August 1, 2016 |

Conversation with Scott Anthony, Punxsy Pizza, Punxsutawney, PA

By Scott Anthony


Punxsy Pizza

Punxsutawney, Pennsylvania

Owner Scott Anthony shares his first trip to Italy to compete in the Pizza World Championships and experience the Italian pizza culture with the World Pizza Champions.

It Doesn’t Matter Whether You Win Or Lose, It’s How You Play The Game

Scott Anthony, owner of Punxsy Pizza in Punxsutawney, PA, competes in the 2016 Pizza World Championships in Parma, Italy.

Scott Anthony, owner of Punxsy Pizza in Punxsutawney, PA, competes in the 2016 Pizza World Championships in Parma, Italy.

Recently a group of American pizzaiolos stepped foot in the motherland of pizza, Italy. I headed to the 2016 Pizza World Championship held April 11-13 in Parma, Italy, as part of Tony Gemignani’s World Pizza Champions team.

I found myself making progress by going backwards in that valuable and delicious lessons were learned by looking to the origins of pizza and the Italian culture. As our group ate our way from Rome to Parma, we learned that the typical Italian meal consists of several courses: a starter; pasta; meat; cooked vegetables and dessert. Some say this ensures efficient digestion while enjoying every bite. This may sound extravagant but Italians prefer quality over quantity. Portions are less, taste is more. Meals are paired with regional wines adhering to the theory that if it grows together it goes together. The Italian culture is inspiring.

The team’s perspective of our jaunt was that this was an investment in ourselves and our businesses. Several culinary excursions were made that left us with an enhanced comprehension of products we use in our pizzerias and what to look for to give our customers an authentic Italian experience. We toured a Mozzarella Di Bufula plant and the Caputo Flour plant in Naples.

Traveling on to Parma the group toured Tuscany’s Trerose winery and Le 5 Stagioni flour plant in Padova. In Parma we visited a Production di Parmigiano Reggiano and the Fontana Prosciutto di Parma facility. Being in the midst of 120,000 Parma hams dry aging and wheels of cheese aged a minimum of 27 months was surreal. Absorbing the culinary culture of Italy in the company of 11 culinary experts from across the USA formed a bond between us. We were not competitors. We were comrades. The knowledge imparted to us made us realize that it doesn’t matter whether you win or lose, it is how you play the game. To be able to be part of an entity focused on perfecting their craft was more important than glory for oneself.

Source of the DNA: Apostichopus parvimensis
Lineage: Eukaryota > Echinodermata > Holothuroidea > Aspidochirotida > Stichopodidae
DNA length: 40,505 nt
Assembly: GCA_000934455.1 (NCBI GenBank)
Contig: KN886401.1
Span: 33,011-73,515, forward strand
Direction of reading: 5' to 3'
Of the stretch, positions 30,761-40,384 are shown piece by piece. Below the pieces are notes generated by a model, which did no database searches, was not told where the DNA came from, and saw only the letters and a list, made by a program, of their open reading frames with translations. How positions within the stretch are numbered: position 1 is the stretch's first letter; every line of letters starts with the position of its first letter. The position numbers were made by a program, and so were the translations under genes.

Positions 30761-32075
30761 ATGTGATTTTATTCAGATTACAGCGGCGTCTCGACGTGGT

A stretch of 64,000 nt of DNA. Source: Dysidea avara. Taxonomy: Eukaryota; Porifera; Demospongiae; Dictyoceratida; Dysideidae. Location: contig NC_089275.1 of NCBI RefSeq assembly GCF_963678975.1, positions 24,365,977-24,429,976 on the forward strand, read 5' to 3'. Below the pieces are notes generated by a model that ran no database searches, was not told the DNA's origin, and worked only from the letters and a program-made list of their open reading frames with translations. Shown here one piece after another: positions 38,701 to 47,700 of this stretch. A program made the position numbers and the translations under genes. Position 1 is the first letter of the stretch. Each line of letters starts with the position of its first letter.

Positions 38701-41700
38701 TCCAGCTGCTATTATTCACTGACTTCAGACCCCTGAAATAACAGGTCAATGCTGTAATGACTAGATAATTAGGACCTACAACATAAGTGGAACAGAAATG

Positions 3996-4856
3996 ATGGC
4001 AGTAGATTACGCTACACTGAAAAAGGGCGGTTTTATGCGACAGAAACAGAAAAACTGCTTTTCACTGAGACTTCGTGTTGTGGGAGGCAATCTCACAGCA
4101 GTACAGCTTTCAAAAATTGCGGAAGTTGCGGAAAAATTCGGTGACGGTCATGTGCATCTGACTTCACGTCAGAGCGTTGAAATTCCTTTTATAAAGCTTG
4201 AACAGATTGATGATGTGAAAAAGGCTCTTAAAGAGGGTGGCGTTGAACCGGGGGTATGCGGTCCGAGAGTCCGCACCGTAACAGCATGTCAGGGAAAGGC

As the competition neared we shopped the local Italian markets for the finest ingredients, helping one another and encouraging one another to reach our full potential. Together we faced a record-edition year of the competition. Forty nations were represented; 700 participants would showcase their passion, competence and professionalism with thousands of their contemporaries visiting the Championship. The competition hosted 13 separate cooking and acrobatic categories including: Pizza in Pala; Pizza Triathlon; Pizza Classica; Pizza in Teglia; Pizza on the Peel competition; Gluten Free; Neapolitan STG and Pizza a Due competition. This event is extraordinarily competition driven. The pizzaiolos came to display their skills and gain tips from competitors. Two of our team participated in acrobatics, the others competed in one or more of the culinary competitions.

Gemignani became the first American winning top honors in the Pizza in Pala division, his 12th world pizza championship. He also was honored as the best pizzaiolo in North America and presented the Parmigiano Reggiano award. Chef Laura Meyer of Tony’s Pizza Napoletana received her due accolades, placing 10th out in Pizza Classica, one of the hardest and largest categories. The victory and spoils were for all the team to revel in.

The past year of preparing for this competition and being mentored by these experts has generated more name recognition and word of mouth than imagined. The media followed my path to Parma from day one.